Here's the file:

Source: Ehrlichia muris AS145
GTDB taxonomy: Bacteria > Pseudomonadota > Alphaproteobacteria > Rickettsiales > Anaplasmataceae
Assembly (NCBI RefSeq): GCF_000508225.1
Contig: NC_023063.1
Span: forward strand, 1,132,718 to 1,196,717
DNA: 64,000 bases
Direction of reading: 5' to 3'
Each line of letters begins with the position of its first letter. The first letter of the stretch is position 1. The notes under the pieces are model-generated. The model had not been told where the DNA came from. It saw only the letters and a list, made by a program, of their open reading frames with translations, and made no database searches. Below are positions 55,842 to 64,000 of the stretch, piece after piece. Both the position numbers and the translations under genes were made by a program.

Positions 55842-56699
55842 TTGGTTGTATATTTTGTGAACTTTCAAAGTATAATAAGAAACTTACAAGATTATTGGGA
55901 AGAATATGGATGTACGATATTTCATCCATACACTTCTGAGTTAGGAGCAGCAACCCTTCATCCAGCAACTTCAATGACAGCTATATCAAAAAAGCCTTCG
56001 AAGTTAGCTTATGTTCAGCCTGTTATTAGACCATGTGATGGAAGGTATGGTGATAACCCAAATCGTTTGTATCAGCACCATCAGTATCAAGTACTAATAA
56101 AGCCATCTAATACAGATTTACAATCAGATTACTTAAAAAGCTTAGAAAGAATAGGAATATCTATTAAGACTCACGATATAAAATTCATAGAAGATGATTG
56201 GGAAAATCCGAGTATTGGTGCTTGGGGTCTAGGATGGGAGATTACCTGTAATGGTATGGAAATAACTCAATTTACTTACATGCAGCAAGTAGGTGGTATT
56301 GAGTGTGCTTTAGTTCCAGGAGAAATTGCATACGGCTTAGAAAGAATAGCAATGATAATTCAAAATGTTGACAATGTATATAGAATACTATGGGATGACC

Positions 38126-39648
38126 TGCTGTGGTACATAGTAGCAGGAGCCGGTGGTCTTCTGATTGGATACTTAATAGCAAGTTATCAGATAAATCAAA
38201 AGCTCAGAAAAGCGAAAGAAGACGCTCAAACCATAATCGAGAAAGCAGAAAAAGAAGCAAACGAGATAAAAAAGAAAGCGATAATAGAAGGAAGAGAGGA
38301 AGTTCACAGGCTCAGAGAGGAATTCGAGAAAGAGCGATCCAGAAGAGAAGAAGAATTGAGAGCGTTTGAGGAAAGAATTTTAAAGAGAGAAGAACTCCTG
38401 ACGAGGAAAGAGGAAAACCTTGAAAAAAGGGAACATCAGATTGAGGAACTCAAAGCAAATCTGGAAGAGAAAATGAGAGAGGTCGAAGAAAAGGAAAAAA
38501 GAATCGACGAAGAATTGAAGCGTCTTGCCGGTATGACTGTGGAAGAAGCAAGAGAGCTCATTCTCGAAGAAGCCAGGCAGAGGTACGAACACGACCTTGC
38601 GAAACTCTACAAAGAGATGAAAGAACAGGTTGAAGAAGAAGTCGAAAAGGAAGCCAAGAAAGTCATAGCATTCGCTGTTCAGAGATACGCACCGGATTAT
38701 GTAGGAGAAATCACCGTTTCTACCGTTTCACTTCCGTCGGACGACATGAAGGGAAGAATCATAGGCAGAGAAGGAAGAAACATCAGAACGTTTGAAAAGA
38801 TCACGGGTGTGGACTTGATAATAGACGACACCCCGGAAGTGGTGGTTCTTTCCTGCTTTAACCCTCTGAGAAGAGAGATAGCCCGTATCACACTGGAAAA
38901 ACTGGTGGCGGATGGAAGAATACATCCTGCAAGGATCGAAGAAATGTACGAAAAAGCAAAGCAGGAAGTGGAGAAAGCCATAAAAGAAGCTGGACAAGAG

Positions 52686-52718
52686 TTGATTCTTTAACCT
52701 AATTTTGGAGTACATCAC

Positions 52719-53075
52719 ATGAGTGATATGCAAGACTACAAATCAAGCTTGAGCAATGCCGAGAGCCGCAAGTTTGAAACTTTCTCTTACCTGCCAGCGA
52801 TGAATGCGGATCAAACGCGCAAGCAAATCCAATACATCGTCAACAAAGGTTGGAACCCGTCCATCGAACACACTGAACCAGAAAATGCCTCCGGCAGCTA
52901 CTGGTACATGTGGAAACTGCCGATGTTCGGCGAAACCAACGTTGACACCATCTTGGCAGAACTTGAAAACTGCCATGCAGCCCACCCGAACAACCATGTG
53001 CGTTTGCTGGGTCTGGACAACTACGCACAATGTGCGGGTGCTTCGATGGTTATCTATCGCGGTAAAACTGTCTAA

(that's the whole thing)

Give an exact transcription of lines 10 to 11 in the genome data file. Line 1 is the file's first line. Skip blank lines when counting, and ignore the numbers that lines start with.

55842 TTGGTTGTATATTTTGTGAACTTTCAAAGTATAATAAGAAACTTACAAGATTATTGGGA
55901 AGAATATGGATGTACGATATTTCATCCATACACTTCTGAGTTAGGAGCAGCAACCCTTCATCCAGCAACTTCAATGACAGCTATATCAAAAAAGCCTTCG